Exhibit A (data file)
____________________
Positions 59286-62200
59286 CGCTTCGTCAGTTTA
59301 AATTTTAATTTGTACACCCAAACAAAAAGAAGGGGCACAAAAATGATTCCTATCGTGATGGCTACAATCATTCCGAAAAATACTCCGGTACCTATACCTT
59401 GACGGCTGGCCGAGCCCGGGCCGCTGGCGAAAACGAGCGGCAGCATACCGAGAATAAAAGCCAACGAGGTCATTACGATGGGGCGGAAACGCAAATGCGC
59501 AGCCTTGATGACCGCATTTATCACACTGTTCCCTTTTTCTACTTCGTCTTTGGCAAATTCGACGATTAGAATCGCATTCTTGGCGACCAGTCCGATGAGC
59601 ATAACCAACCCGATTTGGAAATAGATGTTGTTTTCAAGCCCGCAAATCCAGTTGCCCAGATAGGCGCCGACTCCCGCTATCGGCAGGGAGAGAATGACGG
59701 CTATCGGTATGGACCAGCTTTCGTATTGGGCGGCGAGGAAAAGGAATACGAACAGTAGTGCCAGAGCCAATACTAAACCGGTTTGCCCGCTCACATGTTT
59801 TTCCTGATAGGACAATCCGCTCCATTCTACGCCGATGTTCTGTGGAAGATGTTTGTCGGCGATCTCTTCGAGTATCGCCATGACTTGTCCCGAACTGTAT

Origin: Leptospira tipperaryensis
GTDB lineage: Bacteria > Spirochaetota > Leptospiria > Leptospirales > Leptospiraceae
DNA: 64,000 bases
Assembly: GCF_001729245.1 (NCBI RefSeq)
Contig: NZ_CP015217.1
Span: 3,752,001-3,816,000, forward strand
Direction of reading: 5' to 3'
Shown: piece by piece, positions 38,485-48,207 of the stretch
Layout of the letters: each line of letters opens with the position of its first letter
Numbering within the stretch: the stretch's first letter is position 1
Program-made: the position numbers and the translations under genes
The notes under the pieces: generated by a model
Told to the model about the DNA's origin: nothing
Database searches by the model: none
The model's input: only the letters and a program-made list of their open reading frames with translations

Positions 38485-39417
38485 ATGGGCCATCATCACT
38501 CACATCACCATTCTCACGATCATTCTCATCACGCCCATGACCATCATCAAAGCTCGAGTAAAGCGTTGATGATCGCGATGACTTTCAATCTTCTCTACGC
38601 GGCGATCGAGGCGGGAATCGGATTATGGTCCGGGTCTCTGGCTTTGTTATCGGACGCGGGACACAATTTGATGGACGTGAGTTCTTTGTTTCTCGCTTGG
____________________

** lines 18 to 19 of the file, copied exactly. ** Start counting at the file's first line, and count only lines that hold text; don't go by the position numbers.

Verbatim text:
Numbering within the stretch: the stretch's first letter is position 1
Program-made: the position numbers and the translations under genes